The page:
Length: 9 miles round trip
Elevation Change: 800' gain
Season: Late Spring thru Fall
Permit: NW Forest Pass Required
This hike begins at the Frog Lake trail head just off Highway 26.
The first mile and a half follow the Pacific Crest Trail #2000. You hike gently
uphill and through a variety of forested areas with Rhododendron in season. At
approximately 1.5 miles, turn right on Trail #495 and follow the well maintained
trail downhill to the first of the Twin Lakes. There are several areas around the
lake that make great viewing and picnicking.
One will also note the signs pointing to Frog Lake Butte. This is a vigorous hike,
but not really worth the effort, unless you'd like an alternative route back to
the Frog Lake Trail head. If you hike to the Frog Lake Butte summit, you will find
a newly surfaced road that leads to a newly installed communication tower. You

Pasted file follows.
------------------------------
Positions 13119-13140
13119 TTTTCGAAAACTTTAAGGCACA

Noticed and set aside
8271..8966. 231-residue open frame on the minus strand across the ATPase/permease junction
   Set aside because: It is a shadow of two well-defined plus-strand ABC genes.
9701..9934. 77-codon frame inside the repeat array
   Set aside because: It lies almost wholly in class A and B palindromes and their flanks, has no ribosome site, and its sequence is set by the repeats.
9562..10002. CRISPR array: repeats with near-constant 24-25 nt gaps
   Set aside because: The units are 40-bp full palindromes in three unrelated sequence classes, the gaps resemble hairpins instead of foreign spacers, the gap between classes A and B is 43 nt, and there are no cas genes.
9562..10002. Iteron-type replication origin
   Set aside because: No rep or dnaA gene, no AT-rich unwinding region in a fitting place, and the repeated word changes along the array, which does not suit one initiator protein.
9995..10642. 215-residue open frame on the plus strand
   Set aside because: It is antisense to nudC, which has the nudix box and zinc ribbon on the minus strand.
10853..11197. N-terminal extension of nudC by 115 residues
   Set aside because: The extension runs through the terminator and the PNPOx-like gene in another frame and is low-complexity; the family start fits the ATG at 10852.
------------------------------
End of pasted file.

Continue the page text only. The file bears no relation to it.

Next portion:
would do best to walk the road back to the trail head as the trail of overgrown and
full of windfalls.
Now, on to the second of the Twin Lakes. Make your way back to Trail #495 and
follow the trail uphill to the upper Twin Lake. Again, most of the hike is in
a forested area. When you reach the upper lake, you should see the top of Mt Hood
peaking over the trees at the north end of the lake.
If you would like to explore further, there is a good trail that leads from this
upper lake to Palmeteer Point. You will find Trail #482 as your begin to walk
around the east side of Upper Twin Lake. Follow this trail for about a half mile
and you will notice a viewpoint just a few feet off the trail to the right. Continue
along the trail downhill to a small creek you will need to cross. Not far past
the creek, is the junction to Palmeteer Point. Bear right and climb steeply for
a short distance to the point where you will be rewarded with great views of
Mt Hood and the surrounding valleys.
Lower Twin Lake